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Korean War veteran from Mexia to be buried in Dallas, over 70 years after being reported missing in action

Army Sgt. Willie J. Baty was reported missing in action on Sept. 14, 1950 at age 20. Now, he will be buried back in Texas.

DALLAS — The body of a Korean War veteran from Mexia will be returning home to Texas to be buried on Sept. 15, more than 70 years after he was reported missing in action.

The remains of Army Sgt. Willie J. Baty will be interred at Dallas-Fort Worth National Cemetery on Sept. 15, 2023. Graveside services before the interment will be performed by Tree of Life Funeral Directors.

According to the Defense POW/MIA Accounting Agency (DPAA), Baty was a member of L Company, 3rd Battalion, 24th Infantry Regiment, 25th Infantry Division.

Baty was reported missing in action on Sept. 14, 1950, after his unit was forced to withdraw from the Masan area of the Pusan Perimeter, South Korea, said the DPAA. He was 20 years old. Baty's remains were reportedly not recovered after the battle, and there is no evidence he was ever a prisoner of war, said the DPAA.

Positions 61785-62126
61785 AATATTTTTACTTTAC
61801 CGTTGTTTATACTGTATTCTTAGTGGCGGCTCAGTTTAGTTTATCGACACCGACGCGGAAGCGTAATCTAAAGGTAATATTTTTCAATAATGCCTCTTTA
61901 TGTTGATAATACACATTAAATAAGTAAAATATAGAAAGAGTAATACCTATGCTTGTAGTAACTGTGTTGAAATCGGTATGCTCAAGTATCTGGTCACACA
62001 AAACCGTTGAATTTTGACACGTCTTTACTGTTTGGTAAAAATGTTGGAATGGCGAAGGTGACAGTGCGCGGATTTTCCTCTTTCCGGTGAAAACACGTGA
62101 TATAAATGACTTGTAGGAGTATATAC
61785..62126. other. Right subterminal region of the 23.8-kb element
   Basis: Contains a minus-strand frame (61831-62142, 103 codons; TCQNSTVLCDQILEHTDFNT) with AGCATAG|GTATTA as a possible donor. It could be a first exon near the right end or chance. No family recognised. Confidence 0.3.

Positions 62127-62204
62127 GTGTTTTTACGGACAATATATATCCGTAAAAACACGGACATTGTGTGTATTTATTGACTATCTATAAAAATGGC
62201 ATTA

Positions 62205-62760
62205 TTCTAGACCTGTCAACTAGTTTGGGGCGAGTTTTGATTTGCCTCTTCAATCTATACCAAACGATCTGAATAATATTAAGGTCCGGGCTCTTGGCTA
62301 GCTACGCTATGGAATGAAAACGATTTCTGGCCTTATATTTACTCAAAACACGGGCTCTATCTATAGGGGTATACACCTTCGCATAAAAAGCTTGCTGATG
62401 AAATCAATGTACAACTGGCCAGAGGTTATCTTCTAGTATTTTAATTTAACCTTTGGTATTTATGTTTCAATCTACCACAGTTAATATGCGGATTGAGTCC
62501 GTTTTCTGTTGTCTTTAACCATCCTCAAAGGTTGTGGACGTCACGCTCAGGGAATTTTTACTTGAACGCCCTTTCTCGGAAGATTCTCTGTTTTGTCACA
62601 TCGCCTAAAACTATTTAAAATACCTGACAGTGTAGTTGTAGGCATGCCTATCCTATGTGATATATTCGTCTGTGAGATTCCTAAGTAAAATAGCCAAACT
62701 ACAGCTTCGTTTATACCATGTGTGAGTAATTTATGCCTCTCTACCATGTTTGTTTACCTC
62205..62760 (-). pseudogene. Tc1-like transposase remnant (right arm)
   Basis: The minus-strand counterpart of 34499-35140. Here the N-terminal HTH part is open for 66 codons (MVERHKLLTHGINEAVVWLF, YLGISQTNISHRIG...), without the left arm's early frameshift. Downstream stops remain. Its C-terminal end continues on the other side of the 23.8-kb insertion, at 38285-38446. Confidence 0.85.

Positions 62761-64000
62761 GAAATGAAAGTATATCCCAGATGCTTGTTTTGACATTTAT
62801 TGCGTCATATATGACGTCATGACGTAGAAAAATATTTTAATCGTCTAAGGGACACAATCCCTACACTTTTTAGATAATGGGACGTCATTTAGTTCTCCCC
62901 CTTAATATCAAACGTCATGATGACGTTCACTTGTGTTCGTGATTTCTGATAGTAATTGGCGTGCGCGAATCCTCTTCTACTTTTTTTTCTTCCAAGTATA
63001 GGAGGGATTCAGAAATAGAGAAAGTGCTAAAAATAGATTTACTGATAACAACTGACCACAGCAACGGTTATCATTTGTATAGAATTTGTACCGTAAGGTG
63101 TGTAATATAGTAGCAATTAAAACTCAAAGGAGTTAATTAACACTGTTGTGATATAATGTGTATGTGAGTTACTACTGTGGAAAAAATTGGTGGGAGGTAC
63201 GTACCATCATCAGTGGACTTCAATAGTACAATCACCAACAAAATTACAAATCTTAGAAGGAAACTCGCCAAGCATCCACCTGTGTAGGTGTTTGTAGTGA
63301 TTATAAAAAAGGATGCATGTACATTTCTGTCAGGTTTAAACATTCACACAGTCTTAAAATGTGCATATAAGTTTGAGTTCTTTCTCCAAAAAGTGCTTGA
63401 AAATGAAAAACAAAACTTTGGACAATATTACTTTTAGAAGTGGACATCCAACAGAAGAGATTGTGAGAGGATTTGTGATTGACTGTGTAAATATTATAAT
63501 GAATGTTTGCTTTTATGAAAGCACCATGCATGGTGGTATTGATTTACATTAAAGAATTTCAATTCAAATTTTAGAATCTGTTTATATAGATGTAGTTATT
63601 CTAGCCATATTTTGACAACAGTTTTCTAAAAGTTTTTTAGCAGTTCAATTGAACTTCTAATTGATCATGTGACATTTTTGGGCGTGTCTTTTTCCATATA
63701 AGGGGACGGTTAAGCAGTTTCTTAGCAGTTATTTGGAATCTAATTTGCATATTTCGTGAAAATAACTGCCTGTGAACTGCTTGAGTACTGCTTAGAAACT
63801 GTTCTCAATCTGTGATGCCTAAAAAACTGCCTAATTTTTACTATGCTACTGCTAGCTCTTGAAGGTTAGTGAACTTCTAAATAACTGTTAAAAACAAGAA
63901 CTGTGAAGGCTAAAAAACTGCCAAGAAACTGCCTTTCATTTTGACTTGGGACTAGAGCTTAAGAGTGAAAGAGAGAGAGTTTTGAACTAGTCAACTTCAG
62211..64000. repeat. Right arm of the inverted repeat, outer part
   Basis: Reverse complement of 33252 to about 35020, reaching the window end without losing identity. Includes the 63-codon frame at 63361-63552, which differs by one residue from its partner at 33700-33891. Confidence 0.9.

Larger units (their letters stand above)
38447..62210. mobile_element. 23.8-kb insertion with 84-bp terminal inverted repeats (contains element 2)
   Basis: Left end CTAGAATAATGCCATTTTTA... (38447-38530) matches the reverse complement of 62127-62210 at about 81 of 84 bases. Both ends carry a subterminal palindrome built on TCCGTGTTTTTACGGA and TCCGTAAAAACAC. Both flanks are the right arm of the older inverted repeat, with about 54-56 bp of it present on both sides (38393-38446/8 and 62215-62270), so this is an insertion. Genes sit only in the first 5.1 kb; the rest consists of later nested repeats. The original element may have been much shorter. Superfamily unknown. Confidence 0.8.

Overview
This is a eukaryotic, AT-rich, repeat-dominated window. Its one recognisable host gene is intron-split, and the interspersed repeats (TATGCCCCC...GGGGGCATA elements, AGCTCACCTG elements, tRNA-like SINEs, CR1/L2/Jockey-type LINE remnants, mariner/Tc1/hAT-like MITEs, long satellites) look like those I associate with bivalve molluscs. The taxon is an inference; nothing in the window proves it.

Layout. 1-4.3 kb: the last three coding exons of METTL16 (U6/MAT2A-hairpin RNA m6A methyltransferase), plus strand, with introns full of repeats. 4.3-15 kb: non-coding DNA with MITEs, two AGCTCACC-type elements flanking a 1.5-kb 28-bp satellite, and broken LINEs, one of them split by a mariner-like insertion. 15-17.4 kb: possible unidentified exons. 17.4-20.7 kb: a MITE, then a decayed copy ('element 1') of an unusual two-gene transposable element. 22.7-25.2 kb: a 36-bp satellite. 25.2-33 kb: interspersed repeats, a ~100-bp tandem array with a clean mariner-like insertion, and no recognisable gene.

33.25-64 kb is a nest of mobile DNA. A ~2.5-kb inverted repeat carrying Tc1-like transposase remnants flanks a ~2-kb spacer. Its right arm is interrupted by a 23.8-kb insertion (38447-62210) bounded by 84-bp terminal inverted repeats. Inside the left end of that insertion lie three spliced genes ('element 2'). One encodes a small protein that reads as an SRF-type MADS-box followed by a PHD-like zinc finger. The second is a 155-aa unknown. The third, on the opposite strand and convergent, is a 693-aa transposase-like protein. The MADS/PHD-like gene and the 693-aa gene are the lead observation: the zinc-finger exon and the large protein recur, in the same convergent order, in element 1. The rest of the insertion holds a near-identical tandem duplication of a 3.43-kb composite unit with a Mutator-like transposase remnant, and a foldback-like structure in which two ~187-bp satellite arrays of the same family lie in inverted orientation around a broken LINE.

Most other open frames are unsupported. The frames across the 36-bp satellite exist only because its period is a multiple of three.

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Credit: Defense POW/MIA Accounting Agency
A portrait of Army Sgt. Willie J. Baty, reported missing in action during the Korean War in 1950.

The Army issued a presumptive finding of death on Dec. 31, and Baty's remains were determined nonrecoverable on Jan. 16, 1956, said the DPAA.

According to the DPAA, in late 1950, a set of remains was recovered near Masan by the U.S. Army Quartermaster Corps and was designated Unknown X-159. The remains were declared unidentifiable after analysis by the Central Identification Unit-Kokura in Japan. The remains were buried at the National Memorial Cemetery of the Pacific in Honolulu, Hawaii in December 1950, alongside other unknown soldiers from the Korean War.

The DPAA disinterred Unknown X-159 in March 2019 as part of Phase One of the Korean War Disinterment Plan and sent the remains to the DPAA laboratory at Joint Base Pearl Harbor-Hickam in Hawaii for analysis.

On Feb. 8, 2023, Baty's remains were identified through dental, anthropological, isotope and mitochondria DNA analysis.

Now, Baty is finally coming back to Texas.

Baty's name is recorded on the Courts of the Missing at the National Memorial Cemetery alongside other missing soldiers from the Korean War. A rosette will be placed by his name to signify that he has been accounted for. 

According to the DPAA, over 7,500 Americans still remain unaccounted for from the Korean War.

For more information on Sg.t Baty, visit this link.

For more information on the DPAA and their mission, visit their website at this link, their Facebook page, or call 703-699-1420/1169.

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